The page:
Carnival, the world's largest cruise ship operator, has underscored the tough trading conditions in the leisure sector after being forced to cut its full-year outlook because of offering sharp discounts to fill its ships.

The company, listed in New York and London, has reduced the 2009 guidance for its earnings per share to $2.10 to $2.30, compared with its previous expectations of $2.25 to $2.75.

Micky Arison, chief executive, said while several of the group’s cruise lines were receiving record booking numbers, these were being achieved at significantly lower prices.

“As we had anticipated, people continue to book cruise vacations while seeking the best possible values,” he said. “Though pricing is down significantly we continue to fill our ships by reaching people who might not have otherwise considered a cruise vacation.”

Carnival, which has 11 brands, including P&O Cruises and Cunard Line, also lowered its guidance on net revenue yield – an important industry metric that measures the amount cruise companies make from their passengers after subtracting expenses.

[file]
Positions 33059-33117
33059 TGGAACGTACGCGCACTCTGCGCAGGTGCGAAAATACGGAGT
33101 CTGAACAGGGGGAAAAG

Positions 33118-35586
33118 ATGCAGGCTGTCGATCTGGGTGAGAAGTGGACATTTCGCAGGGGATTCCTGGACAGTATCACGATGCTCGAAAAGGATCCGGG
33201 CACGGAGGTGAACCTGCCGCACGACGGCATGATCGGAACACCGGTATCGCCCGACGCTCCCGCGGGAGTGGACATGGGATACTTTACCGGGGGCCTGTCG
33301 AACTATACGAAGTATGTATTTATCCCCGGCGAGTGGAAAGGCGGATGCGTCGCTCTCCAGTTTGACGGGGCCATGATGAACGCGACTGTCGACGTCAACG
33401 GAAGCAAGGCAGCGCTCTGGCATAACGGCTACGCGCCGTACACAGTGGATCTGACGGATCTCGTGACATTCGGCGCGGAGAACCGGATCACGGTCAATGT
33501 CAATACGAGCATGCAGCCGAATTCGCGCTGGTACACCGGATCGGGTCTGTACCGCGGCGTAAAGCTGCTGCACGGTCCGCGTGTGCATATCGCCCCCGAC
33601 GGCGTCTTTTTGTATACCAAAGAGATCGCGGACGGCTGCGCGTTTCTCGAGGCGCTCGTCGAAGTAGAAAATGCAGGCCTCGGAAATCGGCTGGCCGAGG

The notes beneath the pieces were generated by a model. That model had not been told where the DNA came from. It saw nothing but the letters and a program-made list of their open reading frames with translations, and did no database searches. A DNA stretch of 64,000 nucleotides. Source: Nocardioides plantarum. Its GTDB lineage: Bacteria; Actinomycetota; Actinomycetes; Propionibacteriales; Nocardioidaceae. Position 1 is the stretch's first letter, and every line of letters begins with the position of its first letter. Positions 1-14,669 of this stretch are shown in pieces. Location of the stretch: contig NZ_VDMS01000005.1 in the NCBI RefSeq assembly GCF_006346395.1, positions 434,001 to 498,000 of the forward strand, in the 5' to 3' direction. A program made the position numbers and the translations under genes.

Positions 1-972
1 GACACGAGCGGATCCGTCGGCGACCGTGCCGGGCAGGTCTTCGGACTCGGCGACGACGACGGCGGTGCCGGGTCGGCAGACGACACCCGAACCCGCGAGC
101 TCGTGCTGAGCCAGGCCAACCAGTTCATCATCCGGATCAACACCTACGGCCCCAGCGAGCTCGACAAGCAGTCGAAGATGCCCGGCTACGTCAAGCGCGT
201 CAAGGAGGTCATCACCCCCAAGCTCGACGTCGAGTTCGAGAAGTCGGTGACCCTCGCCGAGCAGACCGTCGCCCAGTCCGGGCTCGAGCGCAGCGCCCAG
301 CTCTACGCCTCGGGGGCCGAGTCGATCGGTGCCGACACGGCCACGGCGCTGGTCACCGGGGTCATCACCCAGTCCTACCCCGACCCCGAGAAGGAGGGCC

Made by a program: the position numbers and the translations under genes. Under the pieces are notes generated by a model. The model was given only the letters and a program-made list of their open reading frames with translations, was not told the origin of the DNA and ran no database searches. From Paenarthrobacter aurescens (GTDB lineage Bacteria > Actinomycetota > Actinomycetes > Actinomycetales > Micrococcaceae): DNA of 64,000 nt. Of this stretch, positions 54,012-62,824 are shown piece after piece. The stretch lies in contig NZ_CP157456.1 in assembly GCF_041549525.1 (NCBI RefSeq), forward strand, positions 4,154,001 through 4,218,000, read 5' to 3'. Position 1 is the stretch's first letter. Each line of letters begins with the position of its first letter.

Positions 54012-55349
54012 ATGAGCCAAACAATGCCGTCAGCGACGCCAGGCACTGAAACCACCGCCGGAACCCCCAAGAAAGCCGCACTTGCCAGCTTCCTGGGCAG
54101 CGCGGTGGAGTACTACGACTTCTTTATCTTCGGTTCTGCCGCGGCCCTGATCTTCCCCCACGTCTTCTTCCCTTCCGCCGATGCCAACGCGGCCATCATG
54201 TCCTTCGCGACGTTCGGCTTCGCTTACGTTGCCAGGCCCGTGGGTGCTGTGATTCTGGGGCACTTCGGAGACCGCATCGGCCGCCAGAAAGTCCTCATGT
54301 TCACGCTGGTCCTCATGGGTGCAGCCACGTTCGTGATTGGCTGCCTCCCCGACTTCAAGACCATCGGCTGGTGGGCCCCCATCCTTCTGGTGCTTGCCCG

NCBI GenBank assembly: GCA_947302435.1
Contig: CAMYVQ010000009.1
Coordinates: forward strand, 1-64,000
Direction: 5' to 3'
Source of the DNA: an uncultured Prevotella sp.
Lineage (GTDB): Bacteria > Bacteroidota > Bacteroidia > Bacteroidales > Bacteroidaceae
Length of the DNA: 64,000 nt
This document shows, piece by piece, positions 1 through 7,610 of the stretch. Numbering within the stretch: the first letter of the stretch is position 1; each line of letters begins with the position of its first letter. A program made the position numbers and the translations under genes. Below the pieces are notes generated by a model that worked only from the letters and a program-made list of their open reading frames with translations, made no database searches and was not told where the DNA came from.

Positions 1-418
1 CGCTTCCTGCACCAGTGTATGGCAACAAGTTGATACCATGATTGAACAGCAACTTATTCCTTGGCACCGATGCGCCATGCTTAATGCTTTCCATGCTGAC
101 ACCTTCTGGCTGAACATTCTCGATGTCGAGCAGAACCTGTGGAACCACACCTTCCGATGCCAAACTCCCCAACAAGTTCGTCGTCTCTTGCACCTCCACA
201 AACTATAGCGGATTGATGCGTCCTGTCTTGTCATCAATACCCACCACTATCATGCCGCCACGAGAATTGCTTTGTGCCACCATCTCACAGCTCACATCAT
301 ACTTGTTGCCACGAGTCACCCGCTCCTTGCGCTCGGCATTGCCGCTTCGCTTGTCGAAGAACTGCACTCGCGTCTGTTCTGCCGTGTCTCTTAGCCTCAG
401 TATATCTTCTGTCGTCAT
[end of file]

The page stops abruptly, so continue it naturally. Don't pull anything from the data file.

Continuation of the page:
The group, citing the deteriorating economic conditions in the US and UK, said it expected net revenue yield for the year to decrease 10-12 per cent on a constant dollar basis, compared to the 6-10 per cent decline it was expecting before.

Wyn Ellis, an analyst at Numis Securities, said: “It is clear that while consumer demand is still there, it is only there at a price. Hence full-year yield guidance has been cut.”

The reduced guidance came in spite of the 5 per cent increase in pre-tax profits reported by Carnival during the first quarter. Although revenue for the three months to end of February fell 9 per cent to $2.9bn, profits before tax rose from $226m to $238m (£162m) as a result of lower fuel costs and tighter cost control.

In November, Carnival suspended its dividend to shore up its balance sheet ahead of $3.5bn in capital expenditure planned for the year. The shares, down 30 per cent over the past year, rose 46p to £16.56.

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